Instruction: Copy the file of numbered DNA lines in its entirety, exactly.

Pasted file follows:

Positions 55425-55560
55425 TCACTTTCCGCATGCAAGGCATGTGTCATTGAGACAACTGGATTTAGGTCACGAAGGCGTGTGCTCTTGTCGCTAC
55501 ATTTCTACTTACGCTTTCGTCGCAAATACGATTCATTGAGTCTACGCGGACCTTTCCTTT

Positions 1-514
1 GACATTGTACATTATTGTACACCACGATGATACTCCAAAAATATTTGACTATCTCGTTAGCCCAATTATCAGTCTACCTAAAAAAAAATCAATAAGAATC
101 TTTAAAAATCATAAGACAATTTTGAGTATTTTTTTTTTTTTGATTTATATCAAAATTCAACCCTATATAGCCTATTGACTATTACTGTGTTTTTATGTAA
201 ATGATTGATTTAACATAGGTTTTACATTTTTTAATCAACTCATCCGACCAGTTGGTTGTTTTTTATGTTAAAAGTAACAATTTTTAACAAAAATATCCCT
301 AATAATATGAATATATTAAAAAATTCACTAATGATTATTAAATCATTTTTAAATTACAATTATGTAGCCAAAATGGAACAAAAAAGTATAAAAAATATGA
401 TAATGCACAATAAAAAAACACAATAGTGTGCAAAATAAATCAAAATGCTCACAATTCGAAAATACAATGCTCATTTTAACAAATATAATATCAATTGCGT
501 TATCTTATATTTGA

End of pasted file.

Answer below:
Positions 55425-55560
55425 TCACTTTCCGCATGCAAGGCATGTGTCATTGAGACAACTGGATTTAGGTCACGAAGGCGTGTGCTCTTGTCGCTAC
55501 ATTTCTACTTACGCTTTCGTCGCAAATACGATTCATTGAGTCTACGCGGACCTTTCCTTT

Positions 1-514
1 GACATTGTACATTATTGTACACCACGATGATACTCCAAAAATATTTGACTATCTCGTTAGCCCAATTATCAGTCTACCTAAAAAAAAATCAATAAGAATC
101 TTTAAAAATCATAAGACAATTTTGAGTATTTTTTTTTTTTTGATTTATATCAAAATTCAACCCTATATAGCCTATTGACTATTACTGTGTTTTTATGTAA
201 ATGATTGATTTAACATAGGTTTTACATTTTTTAATCAACTCATCCGACCAGTTGGTTGTTTTTTATGTTAAAAGTAACAATTTTTAACAAAAATATCCCT
301 AATAATATGAATATATTAAAAAATTCACTAATGATTATTAAATCATTTTTAAATTACAATTATGTAGCCAAAATGGAACAAAAAAGTATAAAAAATATGA
401 TAATGCACAATAAAAAAACACAATAGTGTGCAAAATAAATCAAAATGCTCACAATTCGAAAATACAATGCTCATTTTAACAAATATAATATCAATTGCGT
501 TATCTTATATTTGA